When are interest rates going down? And how did Canada get here?

Higher interest rates are starting to bite.


Mortgage renewals are making some homeowners’ stomachs churn and business borrowing is getting quite expensive, prompting some political leaders to take aim at the central bank.


At both the federal and provincial levels, politicians attacked the Bank of Canada for raising rates to five per cent over the past 18 months.


Ontario Premier Doug Ford said the rate increases were causing homeowners and small businesses to wobble, and added that he thought the Bank itself is responsible for high rates of inflation seen in Canada since early 2022.


And B.C. Premier David Eby wrote a letter, saying rate increases are hurting “the middle class and everyone below that,” in the form of higher mortgage payments and rents. 


Federal conservative leader Pierre Poilievre went a step further, saying he’d fire Bank of Canada Governor Tiff Macklem if he was prime minister.


For his part, Macklem told reporters the central bank remains “independent” despite the flurry of criticism it has received from political leaders. 


In his speech earlier in Sept. 2023, Macklem said repeated increases to the key overnight rate are slowly bringing inflation down, but not quite fast enough for his liking.


Consumer price index (CPI) inflation was 3.3 per cent in July, roughly in line with what we expected in our July Monetary Policy Report,” Macklem told an audience in Calgary. “Our two per cent target is now in sight. But we are not there yet and we are concerned progress has slowed.”

Canada’s inflation rate now stands at about four per cent, down from as much as eight per cent in July 2022. 


The bank’s overall target is to get it as close to two per cent as possible, as it was for recent years prior to 2020.

Bank of Canada interest rates since April 2022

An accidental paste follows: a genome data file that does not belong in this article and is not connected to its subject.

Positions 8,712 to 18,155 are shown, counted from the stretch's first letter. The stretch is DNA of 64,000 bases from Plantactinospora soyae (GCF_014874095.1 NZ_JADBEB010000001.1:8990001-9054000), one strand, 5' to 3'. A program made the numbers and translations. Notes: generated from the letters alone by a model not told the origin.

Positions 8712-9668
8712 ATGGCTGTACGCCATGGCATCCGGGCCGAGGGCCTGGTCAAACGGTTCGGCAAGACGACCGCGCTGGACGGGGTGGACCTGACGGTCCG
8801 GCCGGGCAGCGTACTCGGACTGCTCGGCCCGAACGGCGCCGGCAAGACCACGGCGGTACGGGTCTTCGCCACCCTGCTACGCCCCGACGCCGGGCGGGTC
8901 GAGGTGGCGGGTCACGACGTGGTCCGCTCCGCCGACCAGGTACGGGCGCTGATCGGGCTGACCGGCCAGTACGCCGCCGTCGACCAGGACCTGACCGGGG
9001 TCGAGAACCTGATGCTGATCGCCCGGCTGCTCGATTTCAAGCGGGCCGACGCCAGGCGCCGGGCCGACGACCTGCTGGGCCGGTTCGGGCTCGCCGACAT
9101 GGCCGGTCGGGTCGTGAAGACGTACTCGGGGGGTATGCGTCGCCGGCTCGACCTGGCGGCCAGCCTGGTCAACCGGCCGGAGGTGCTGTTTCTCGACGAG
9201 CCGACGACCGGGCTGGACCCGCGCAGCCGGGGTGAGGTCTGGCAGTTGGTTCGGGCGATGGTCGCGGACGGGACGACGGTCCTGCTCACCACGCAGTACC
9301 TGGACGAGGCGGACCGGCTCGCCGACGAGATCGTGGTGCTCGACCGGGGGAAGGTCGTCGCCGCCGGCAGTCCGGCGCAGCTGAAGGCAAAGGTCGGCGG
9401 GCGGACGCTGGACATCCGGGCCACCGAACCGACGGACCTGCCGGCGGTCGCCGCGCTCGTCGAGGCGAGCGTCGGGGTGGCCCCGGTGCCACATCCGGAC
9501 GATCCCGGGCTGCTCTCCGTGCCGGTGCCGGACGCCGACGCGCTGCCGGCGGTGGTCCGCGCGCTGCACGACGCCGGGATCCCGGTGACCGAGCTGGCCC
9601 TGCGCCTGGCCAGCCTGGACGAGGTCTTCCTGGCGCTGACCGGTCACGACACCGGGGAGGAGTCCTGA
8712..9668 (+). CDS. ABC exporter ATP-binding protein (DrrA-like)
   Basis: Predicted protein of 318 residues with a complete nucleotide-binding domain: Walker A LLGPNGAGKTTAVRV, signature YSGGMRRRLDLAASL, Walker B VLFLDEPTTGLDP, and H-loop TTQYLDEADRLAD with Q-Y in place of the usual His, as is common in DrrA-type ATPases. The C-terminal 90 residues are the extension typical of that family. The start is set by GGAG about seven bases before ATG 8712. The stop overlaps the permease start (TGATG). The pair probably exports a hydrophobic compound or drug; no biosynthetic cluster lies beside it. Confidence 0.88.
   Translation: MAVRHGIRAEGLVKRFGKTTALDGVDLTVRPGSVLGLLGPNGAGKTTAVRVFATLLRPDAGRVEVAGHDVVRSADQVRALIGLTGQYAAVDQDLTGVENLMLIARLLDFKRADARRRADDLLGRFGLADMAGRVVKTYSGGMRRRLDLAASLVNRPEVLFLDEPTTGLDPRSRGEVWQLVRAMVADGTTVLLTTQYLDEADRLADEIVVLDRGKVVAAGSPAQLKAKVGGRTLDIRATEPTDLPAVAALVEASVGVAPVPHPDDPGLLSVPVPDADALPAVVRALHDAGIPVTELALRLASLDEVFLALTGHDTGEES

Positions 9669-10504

So why did the central bank get down this path in the first place?

Any central bank in a market economy uses its key overnight lending rate – the rate banks obtain cash they can lend out – to influence behavior of players in the market.


When rates rise, borrowing becomes more expensive, as banks have no choice but to pass along the higher rate to new incoming borrowers.

The prime rate offered by Canada’s major banks now stands at 7.2 per cent, with five-year fixed rate mortgages at 5.5 per cent or more. 


In Sept. 2021, the prime rate was 2.45 per cent. 

The higher rates also encourage saving. If you’ve looked at your bank’s savings account or GIC (Guaranteed Investment Certificate) rates lately, they’re not so pitifully small as they once were. 


All of this is meant to slow down borrowing and thus cool the rate of inflation, but how do Macklem and the rest of the bank’s leadership decide when enough is enough?


The way the bank calculates whether to raise or lower rates has a lot to do with the Consumer Price Index (CPI). The Bank, (and a whole host of other analysts including Statistics Canada) measure the average price of a variety of goods each month.


They weigh each category (food, shelter costs, energy etc.) and come up with an average rate of price increases throughout the economy.


The Bank’s belief is that when inflation is well above two per cent for a sustained period, it’s worth raising rates.  


But CPI is an imperfect measure of inflation for a variety of reasons.


Consumers can substitute a higher-price item for a lower price one that serves the same purpose.


For instance, at a grocery store, a shopper who balks at the high price of chicken can pick turkey instead. 


There’s also the fact that many products generally increase in quality and capability over time. 


One thousand dollars can buy a much larger and higher resolution television today than it could ten years ago. 


These nuances within the inflation calculation have opened the Bank of Canada up to criticism, with some arguing that the focus on curbing inflation is actually costing the average consumer more in the form of higher financing costs and how rising rates tend to slow overall business activity. 

So, when will rates come back down?

Not all that soon.


A survey of leading Canadian economists released on Sept. 26 found most believe the Bank of Canada will keep its rate at five per cent until at least the third quarter of 2024, but that future rate hikes are not likely. 


The economists also predict rates will reach 3.5 per cent sometime in 2025. 

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Chris Herhalt

Chris Herhalt is a journalist and communications professional with 10 years experience in print, digital media and content strategy.